Better Video Features

During the presentation, there was no mention of frame rates and bit rates and for that reason, I'm assuming that they remain unchanged. What has improved are the AF features and video quality for super 35 crop mode. In crop mode the camera will downscale 6k footage down to 4k producing more detailed footage. The fact that the camera will not be pixel binning in crop mode could also help improve things like moire and low light performance. 

The autofocus improvements for video are very attractive. The R IV now offers eye detect tracking for video which is incredible.  Although the example shown in the presentation was of a very short clip, I think this could be one of the best features of this camera. 

The other improvement this camera has over previous models is touch to track focus. on the a7R III when you touch to focus on the back screen, you couldn't actually track your subject. This is something I've requested multiple times and I'm really happy this has now been included. For video shooters, this could be extremely useful, especially for those of us that film using gimbals.  

Specifications

  • Unprecedented Highest Resolution and Widest Dynamic Range for α - Alpha System, Combined with High-speed Performance and a Lightweight, Compact Body 
  • World’s first[i] 35mm full-frame 61.0 MP[ii] back-illuminated Exmor R™ CMOS image sensor with latest-generation BIONZ X™ image processor
  • 15-stop[iii] dynamic range at low sensitivities, resulting in smooth, natural gradations ranging from deep shadows to highlights
  • High-speed continuous shooting at up to 10 fps[iv] with full AF / AE tracking for approximately seven seconds [v] in full-frame mode with an increased buffer memory, and approximately three times as long in APS-C mode
  • 567 focal-plane phase-detection AF points covering 74% of image area and 425 contrast AF points 
  • Debut of Real-time Eye AF for movie recording[vi] and advanced Real-time Tracking[vii] plus Real-time Eye AF for still image recording
  • Features an APS-C crop mode delivering stunning high-resolution images of 26.2MPii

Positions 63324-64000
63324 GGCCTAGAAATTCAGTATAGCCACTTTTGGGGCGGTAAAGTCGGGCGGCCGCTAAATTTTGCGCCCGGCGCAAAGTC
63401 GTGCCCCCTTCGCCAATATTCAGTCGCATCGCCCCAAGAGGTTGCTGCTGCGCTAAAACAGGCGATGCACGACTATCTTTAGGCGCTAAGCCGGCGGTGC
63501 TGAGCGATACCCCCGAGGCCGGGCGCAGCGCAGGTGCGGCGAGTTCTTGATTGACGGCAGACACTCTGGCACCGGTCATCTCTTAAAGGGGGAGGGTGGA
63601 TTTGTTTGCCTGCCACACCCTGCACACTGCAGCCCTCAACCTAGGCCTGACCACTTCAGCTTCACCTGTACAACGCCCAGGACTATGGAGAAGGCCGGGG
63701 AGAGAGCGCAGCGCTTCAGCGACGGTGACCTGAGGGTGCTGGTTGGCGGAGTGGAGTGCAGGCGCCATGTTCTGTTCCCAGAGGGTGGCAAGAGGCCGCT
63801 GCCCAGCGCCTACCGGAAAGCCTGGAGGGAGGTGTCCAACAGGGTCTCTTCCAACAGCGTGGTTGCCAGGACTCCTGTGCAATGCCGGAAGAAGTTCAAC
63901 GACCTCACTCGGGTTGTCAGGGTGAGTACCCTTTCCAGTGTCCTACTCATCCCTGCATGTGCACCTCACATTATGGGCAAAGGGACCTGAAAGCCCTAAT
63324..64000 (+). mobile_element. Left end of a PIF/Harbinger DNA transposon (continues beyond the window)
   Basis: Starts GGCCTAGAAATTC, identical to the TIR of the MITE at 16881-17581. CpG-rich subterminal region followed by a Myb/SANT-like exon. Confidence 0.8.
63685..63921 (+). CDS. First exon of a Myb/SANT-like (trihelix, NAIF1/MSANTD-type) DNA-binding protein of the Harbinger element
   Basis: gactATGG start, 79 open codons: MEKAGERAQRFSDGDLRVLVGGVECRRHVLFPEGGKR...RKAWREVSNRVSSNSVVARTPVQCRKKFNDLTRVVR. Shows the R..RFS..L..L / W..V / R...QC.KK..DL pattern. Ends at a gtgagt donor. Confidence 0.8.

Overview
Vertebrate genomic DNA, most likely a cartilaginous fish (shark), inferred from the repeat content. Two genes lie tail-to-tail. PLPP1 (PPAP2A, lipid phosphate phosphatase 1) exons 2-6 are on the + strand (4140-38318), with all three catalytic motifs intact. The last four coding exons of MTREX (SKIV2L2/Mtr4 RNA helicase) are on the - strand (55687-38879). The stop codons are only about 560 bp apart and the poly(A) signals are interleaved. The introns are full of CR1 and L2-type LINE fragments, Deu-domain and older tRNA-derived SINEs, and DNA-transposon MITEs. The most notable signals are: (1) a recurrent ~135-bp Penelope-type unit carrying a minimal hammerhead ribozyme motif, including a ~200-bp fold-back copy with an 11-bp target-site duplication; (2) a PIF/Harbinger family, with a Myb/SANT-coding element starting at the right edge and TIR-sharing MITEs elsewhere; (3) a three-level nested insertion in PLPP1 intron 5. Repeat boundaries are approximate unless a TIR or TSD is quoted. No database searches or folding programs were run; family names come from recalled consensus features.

• 5.76 million dot UXGA (Ultra-XGA) OLED Tru-Finder™ electronic viewfinder with outstanding detail, brightness and contrast
  • Upgraded connectivity and operability including high-speed Wi-Fi support, wireless PC remote connectivity[viii], FTP wireless transfer, faster data transfer via USB and more
  • Professional 4K movie recording functionality including full pixel readout with no pixel binning in Super 35mm mode[ix], S-Log3, HDR workflow support
  • Multi Interface Shoe™ with digital audio interface delivers the high-quality sound recording with Sony’s new microphone and XLR microphone adaptor 
  • Additional enhancements to the body design include an improved grip and button layout for improved control with compact, lightweight body

Other Improvements

Sony has really improved the build and design of this new camera too. It looks as though this new camera might be a little thicker than the previous model which I think is definitely a positive point. Having a slightly larger body can help prevent overheating which is something that plagued older models like the Sony a7R II. The R IV also weighs slightly more than than the previous model the a7R III but by a negligible amount. The grip was also discussed as being improved based on what many photographers requested. I too felt that the grips on previous models were a little uncomfortable so this is a great new improvement.

The R IV also now offers two UHS II card slots which may prevent the bottleneck that the R III had. On the previous model due to the second card slot being limited to UHS I, anytime you were shooting with two cards, the camera would slow down or entirely stop when writing data. Thankfully this may not be a problem now. 

The higher resolution viewfinder is a very welcome addition. That extra resolution really does make a difference and having shot with several cameras with high-resolution viewfinders I have to say it's extremely useful. It not only helps you to see what you're photographing more effectively but also you can preview your images properly.